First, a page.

Throughout their 10 seasons in the ECHL, the Alaska Aces have routinely excelled at killing penalties, leading the league in that category twice in the previous nine seasons and three times finishing second. The Aces currently lead the 23-team circuit in penalty killing. Here’s how they’ve done in their top penalty-killing seasons:


Season PK Rank Efficiency

2012-13 1st 87.3 percent

2011-12 2nd 85.7 percent

2008-09 1st 89.3 percent

2006-07 2nd 86.8 percent

2005-06 1st 87.6 percent

2004-05 2nd 87.7 percent


The Aces have won four straight games and earned at least one point in 16 of their last 17 games.

The Aces own more wins (43) than the Condors do points (41).

Stewart was tremendous in the series. In three games — two starts and a two-period relief job in the series opener — he stopped 113 of 119 shots for a .950 save percentage.

The Aces have surrendered just two goals in the last four games. In their last 13 games, only once have they permitted an opponent more than two goals.

Alaska registered 43 or more shots in all three games in the series and outshot Bakersfield by a combined 136-74.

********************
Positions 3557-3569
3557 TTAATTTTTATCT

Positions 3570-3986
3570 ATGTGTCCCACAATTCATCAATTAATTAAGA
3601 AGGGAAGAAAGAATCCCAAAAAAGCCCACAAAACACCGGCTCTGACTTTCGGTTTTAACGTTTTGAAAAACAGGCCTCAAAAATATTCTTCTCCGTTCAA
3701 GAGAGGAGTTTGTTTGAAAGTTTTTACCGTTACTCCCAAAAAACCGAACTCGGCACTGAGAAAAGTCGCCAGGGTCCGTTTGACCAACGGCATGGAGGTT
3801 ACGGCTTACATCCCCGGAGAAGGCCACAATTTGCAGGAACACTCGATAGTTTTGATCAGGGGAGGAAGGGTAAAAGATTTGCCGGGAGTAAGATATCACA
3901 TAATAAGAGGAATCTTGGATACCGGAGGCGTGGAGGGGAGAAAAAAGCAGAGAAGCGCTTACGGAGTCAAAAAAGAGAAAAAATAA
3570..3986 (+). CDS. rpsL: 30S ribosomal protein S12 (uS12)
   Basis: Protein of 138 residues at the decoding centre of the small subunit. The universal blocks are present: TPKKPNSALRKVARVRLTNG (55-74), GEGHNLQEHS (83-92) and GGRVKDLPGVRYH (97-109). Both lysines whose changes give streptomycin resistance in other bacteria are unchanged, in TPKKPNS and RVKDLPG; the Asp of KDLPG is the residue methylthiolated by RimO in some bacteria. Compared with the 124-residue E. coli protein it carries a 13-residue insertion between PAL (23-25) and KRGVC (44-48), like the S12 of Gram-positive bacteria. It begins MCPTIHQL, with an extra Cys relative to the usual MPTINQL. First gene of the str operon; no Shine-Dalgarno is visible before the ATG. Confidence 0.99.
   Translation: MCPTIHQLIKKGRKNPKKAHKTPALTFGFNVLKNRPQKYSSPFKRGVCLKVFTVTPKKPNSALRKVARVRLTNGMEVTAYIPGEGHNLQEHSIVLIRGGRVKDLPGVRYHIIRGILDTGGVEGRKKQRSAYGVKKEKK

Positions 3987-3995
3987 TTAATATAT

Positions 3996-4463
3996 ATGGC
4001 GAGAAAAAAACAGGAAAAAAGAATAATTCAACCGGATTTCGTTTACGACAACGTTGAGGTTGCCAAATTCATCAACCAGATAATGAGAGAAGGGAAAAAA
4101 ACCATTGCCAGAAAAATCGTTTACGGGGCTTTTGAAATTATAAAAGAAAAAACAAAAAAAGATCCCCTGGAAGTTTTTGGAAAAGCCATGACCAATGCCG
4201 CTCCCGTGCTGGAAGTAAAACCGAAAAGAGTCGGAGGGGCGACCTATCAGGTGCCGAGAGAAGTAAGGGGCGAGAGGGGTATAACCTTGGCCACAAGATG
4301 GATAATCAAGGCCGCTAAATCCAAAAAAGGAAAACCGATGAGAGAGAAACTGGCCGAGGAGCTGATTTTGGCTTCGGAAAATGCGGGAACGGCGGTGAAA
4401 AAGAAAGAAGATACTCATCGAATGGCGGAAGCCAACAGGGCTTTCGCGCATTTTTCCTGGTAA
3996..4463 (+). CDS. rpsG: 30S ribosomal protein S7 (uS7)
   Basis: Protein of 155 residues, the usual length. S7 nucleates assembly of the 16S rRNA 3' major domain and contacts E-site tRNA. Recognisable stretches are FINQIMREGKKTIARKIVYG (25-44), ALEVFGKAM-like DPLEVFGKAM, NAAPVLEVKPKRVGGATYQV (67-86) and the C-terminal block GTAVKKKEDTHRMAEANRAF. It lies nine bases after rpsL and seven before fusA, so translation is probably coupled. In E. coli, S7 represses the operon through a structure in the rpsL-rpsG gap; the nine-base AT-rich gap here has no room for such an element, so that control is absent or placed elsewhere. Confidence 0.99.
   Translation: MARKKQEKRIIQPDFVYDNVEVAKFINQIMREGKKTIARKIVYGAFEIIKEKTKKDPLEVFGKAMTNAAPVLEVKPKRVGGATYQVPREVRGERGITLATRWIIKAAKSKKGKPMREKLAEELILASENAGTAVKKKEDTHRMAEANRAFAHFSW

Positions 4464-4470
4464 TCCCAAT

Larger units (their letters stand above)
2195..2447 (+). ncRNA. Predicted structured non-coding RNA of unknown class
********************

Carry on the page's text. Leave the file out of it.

Aces captain Steve Ward missed the game with illness, giving the team just five defensemen.

The Aces own a league-leading 92 points in 61 games. Ontario is second overall with 86 points in 60 games and Idaho is third with 81 points in 59 games.

Alaska opens a three-game series in San Francisco on Wednesday night.


Find Doyle Woody’s blog at or call him at 257-4335.


Bakersfield 0  0  0 — 0

Aces 0  1  2 — 3

First Period — None. Penalties — Trupp, Bakersfield (tripping), 11:13; Bennett, Aces (tripping), 14:34; Molle, Aces (tripping), 15:11; Clackson, Aces (cross-checking), 19:26.

Second Period — 1, Aces, Imbeault 16 (Skelly, Mazzolini), 11:42. Penalties — None.

Third Period — 2, Aces, Hudson 9 (Clackson), 16:07; 3, Aces, Bennett 7 (Hughes, Imbeault), 17:16. Penalties — Trupp, Bakersfield (tripping), 3:30; Haltigin, Aces (tripping), 13:47.

Shots on goal — Bakersfield 9-3-8—20. Aces 10-16-17—43.

Power-play Opportunities — Bakersfield 0 of 4. Aces 0 of 2.

Goalies — Bakersfield, Stewart, 8-22-3 (43 shots-40 saves). Aces, Coleman, 20-4-1 (20-20).

A – 5,126 (6,399). T — 2:15.

Referee – Brett Sheva. Linesmen – Scott Sivulich, Steve Glines.